Water is a key factor in keeping your new plants alive and healthy.  Watering amounts and frequency must be adjusted according to soil types and weather.  Too much water can be just as bad as not enough.  Container plants are grown in a soil less mix that is very coarse and allows water to pass through it very fast.  Under conditions of normal soil moisture, water moves from the more coarse container mix into the natural finer soil surrounding the plant.

In this case, the natural soil can be moist, but the container mix can be dry.  Under these conditions, frequent, lighter waterings will be needed to establish and maintain your plants until they root into the natural soil.

Under conditions of high soil moisture (heavy rains), the water will move from the finer natural soils into the more coarse container mix.  This creates a bathtub effect and under long periods will suffocate the roots.  If your surrounding soil is moist, a relatively small amount of water needs to be applied frequently to keep the container mix moist and support plant growth.  This is because one needs only to wet the container mix.

On the other hand, if both the surrounding soil and container mix are dry, a much larger quantity of water is needed since the water will be quickly drawn away from the container mix by the finer textured soil.  Once the surrounding soil becomes thoroughly wetted, subsequent quantities of water can be reduced, but not the frequency rate, as the surrounding soil will continue to draw water away from the container mix.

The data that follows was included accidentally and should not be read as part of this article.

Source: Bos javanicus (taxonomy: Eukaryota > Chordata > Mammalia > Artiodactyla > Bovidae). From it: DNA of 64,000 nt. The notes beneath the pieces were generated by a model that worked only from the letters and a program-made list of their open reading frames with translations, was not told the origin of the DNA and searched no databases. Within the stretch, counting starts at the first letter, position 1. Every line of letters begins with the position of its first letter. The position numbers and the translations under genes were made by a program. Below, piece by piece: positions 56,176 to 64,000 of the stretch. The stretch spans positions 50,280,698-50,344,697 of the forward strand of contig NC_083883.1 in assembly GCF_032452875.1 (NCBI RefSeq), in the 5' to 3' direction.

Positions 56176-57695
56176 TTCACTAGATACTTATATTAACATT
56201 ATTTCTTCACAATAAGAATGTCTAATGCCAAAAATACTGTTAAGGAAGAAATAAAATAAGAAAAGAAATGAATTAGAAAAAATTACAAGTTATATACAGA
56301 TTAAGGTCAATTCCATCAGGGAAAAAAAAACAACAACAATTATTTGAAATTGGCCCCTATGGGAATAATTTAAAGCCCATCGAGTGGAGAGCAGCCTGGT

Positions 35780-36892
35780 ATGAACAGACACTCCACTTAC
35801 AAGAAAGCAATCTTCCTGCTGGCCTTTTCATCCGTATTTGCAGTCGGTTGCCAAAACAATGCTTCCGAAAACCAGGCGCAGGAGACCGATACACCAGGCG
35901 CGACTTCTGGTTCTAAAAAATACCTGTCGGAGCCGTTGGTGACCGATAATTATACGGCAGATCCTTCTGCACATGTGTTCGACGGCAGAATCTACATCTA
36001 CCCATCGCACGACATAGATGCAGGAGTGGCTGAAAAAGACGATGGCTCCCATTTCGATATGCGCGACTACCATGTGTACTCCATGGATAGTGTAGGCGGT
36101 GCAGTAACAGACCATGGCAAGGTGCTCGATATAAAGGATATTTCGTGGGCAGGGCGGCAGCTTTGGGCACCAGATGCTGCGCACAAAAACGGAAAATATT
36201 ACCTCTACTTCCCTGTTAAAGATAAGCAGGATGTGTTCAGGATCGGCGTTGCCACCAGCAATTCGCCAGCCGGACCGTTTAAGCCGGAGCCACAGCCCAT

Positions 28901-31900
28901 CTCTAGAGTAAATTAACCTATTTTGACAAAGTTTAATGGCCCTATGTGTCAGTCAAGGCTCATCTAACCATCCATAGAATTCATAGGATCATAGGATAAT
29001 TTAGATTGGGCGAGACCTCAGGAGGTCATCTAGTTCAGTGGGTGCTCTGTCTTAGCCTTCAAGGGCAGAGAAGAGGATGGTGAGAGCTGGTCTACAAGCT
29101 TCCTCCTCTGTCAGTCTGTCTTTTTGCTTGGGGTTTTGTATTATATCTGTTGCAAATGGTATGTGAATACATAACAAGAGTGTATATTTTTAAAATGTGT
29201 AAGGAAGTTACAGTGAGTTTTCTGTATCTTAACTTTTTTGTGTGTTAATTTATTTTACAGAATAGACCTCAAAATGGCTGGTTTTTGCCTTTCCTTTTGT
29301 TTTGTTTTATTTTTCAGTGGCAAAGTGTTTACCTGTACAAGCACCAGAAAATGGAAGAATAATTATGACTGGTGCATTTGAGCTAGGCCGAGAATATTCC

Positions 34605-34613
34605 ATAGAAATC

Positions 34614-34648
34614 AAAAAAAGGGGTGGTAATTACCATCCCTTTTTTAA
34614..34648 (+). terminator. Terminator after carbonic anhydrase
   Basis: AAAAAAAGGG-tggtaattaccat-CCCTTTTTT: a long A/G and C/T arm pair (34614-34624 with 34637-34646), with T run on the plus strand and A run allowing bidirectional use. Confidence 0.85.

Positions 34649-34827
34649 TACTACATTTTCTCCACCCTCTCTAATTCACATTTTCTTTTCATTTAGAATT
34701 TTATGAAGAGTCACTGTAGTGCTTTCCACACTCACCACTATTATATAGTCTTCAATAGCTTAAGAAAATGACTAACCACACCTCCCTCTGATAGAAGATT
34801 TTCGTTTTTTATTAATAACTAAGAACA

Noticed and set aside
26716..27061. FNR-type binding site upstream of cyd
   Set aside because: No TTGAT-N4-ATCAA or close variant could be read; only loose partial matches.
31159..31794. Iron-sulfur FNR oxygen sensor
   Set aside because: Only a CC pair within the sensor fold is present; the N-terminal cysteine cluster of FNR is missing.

This is why watering can be so confusing and no hard fast rule of quantity and frequency always applies.  It must be constantly changed considering the environmental conditions.  To give you a bench mark to start at, we recommend to water once thoroughly, each five to seven days during the first growing season when there is insufficient rainfall.  Remember the size of the plant you are watering; a 12 foot tree is going to require more water volume than a 1 gallon perennial.



  • All newly planted material gets watered as soon as possible.
  • For the next three weeks, be very observant, look at new plants daily for signs like wilting, etc.
  • Monitor air temperatures, rainfall, soil moisture
  • Check soil moisture by a) your finger b) pipe/plug method
  • Drive an 18” length of pipe 8” into ground  – extract plug and check moisture
  • Air temperatures 60-85 degrees; water thoroughly once every seven days
  • 1 inch of natural rainfall in a given week – skip watering until the following week
  • As temperatures increase and natural rainfall decreases, increase amount watered
  • Consistently hot/dry 85 degree plus days – water once every four days
  • Small trees: 5-10 gallons of water per week
  • Small shrubs: 1-3 gallons per week
  • Perennials: ½-1 gallon per week
  • Remember to check soil moisture and think about last week’s weather